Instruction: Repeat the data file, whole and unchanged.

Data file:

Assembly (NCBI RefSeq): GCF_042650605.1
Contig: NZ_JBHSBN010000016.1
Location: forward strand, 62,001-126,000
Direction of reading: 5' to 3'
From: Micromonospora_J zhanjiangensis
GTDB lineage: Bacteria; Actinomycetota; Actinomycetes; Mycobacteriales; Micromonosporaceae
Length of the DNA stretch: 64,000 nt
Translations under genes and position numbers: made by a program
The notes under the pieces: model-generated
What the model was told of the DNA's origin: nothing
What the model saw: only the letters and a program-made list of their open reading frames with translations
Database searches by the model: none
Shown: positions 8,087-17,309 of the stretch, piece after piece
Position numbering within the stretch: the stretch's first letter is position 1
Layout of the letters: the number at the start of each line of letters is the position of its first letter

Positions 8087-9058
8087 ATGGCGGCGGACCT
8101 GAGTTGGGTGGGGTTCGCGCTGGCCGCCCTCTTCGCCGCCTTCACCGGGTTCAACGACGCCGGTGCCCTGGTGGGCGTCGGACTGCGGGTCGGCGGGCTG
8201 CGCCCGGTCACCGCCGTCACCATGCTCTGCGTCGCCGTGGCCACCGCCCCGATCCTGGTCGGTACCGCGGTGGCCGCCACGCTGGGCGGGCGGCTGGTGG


Assembly (NCBI RefSeq): GCF_042650605.1
Contig: NZ_JBHSBN010000016.1
Location: forward strand, 62,001-126,000
Direction of reading: 5' to 3'
From: Micromonospora_J zhanjiangensis
GTDB lineage: Bacteria; Actinomycetota; Actinomycetes; Mycobacteriales; Micromonosporaceae
Length of the DNA stretch: 64,000 nt
Translations under genes and position numbers: made by a program
The notes under the pieces: model-generated
What the model was told of the DNA's origin: nothing
What the model saw: only the letters and a program-made list of their open reading frames with translations
Database searches by the model: none
Shown: positions 8,087-17,309 of the stretch, piece after piece
Position numbering within the stretch: the stretch's first letter is position 1
Layout of the letters: the number at the start of each line of letters is the position of its first letter

Positions 8087-9058
8087 ATGGCGGCGGACCT
8101 GAGTTGGGTGGGGTTCGCGCTGGCCGCCCTCTTCGCCGCCTTCACCGGGTTCAACGACGCCGGTGCCCTGGTGGGCGTCGGACTGCGGGTCGGCGGGCTG
8201 CGCCCGGTCACCGCCGTCACCATGCTCTGCGTCGCCGTGGCCACCGCCCCGATCCTGGTCGGTACCGCGGTGGCCGCCACGCTGGGCGGGCGGCTGGTGG